While the Aprilia feels miniscule from the seat geometry measurements show that it’s not quite as small as it feels. The Aprilia actually rolls on a slightly longer wheelbase than Yamaha’s comfortable and spacious YZF-R1. The Italian machine in RSV4R form is no lighter than most of the established class peerage and is actually heavier than quite a few. The higher specification RSV4 Factory with its lighter rims and higher quality suspension tips the scales back in Aprilia’s favour. At $9000 more than the RSV4R, so it should.
In the mountains the RSV4R needed a little more steering effort than I would have expected but turned nicely and held a line beautifully. It also proved fairly rock solid over bumpy sections that would have some of its peers getting quite flighty. Plenty of weight over the front end thanks to a forward bias to the riding position helps calm the show with able assistance from a Sachs steering damper.
The Brembo monobloc brakes provide good feel and work well with the firm tune of the front suspension and accurate steering to make the Aprilia a demon on the picks. A slipper clutch also helps the RSV4R maintain its composure under brakes and is smooth in operation.
Aprilia have always produced their frames with a highly polished finish and the RSV4R is no different. The only black mark against the bike in the detail stakes really is a clutch lever that looks as though it could have come off a Chinese budget bike. Everywhere else however Aprilia’s attention to detail is impressive.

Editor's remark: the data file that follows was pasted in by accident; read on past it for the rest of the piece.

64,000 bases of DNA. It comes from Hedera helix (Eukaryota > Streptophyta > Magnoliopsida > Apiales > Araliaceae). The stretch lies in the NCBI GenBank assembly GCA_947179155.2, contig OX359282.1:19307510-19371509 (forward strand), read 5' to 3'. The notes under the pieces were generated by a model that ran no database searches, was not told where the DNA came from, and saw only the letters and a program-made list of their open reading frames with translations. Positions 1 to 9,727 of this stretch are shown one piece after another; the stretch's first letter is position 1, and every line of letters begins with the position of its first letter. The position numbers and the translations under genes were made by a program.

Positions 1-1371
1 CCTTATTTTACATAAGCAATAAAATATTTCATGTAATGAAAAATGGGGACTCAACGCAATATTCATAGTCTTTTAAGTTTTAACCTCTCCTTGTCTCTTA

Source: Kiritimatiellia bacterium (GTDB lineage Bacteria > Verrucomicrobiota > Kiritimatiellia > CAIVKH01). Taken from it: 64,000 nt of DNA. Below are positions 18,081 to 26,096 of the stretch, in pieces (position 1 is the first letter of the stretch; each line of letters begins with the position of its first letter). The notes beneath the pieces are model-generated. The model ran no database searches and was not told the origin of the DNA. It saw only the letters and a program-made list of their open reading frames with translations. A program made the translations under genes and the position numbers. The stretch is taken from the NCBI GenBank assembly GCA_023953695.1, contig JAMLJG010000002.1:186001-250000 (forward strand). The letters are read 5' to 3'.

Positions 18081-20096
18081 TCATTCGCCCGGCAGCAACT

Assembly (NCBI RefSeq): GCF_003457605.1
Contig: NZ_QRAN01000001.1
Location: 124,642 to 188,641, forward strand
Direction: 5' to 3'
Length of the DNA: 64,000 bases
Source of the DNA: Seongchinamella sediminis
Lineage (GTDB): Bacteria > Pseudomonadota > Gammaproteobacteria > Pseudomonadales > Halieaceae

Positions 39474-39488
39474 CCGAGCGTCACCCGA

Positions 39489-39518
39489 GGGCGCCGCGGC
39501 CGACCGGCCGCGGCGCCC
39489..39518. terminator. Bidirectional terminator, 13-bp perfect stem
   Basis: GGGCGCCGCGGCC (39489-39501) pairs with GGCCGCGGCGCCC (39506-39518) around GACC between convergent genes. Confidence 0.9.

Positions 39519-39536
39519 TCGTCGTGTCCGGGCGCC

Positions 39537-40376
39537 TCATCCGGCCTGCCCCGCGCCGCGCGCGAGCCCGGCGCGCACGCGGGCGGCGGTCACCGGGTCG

Despite its Italian heritage and already proven race pedigree the Aprilia is really quite easy to ride. A 600 Supersport-like riding position and feel, accurate steering and superb throttle response inspires plenty of confidence. For riders of average skill levels this translates to easy speed. Gun pilots can probably utilise the extra top end power of the BMW or mid-range thrust of a Fireblade to better effect, but for us meagre mortals the Aprilia offers very accessible performance with an extra dose of exclusivity thrown in to make for a very attractive package.
- Model – Aprilia RSV4R
- Engine – 999.6cc 65° V4 DOHC
- Bore x Stroke – 78 x 52.3mm
- Compression Ratio – 13:1
- Claimed Power – 180hp (132.4kW) @ 12,500rpm
- Claimed Torque – 115Nm @ 10,000rpm
- Induction – Weber Marelli, 4 x 48mm throttle bodies, 8 injectors
- Ignition – Magneti Marelli
- Electronic Aids – Three selectable engine maps
Track – Full 180hp
Sport – Limited torque in first three gears
Road – Limited to 140hp
- Gearbox – six speed cassette
1st – 39/15 (2.6)
2nd – 33/16 (2.06)
3rd – 34/20 (1.7)
4th – 32/22 (1.45)
5th – 34/26 (1.30)
6th – 33/27 (1.22)
Primary – 73/44 (1.659)
Final – 40/16 (2.5) or 42/16 (2.625)
- Clutch – Wet multi-plate slipper
- Suspension Front – 43mm inverted Showa, fully adjustable
- Suspension Rear – Sachs monoshock, fully adjustable
- Brakes Front – 320mm Brembo Monobloc four-piston calipers
- Brakes Rear – 2200mm Brembo caliper, twin-piston caliper
- Tyre Front – 120/70ZR17 (3.5″x17″)
- Tyres Rear – 190/55ZR17 (6″x17″)
- Length – 2040mm
- Width – 735 (Bar)
- Height – 1120mm
- Ground Clearance – 130mm
- Seat Height – 845mm
- Wheelbase – 1420mm
- Trail – 105mm
- Rake – 24.5°
- Claimed Kerb Weight – 184kg
- Fuel Capacity – 17 litres (4 litre reserve inclusive)
- Range – 170km on test
- Cost – $23,990 plus on roads ($32,990 for RSV4 Factory)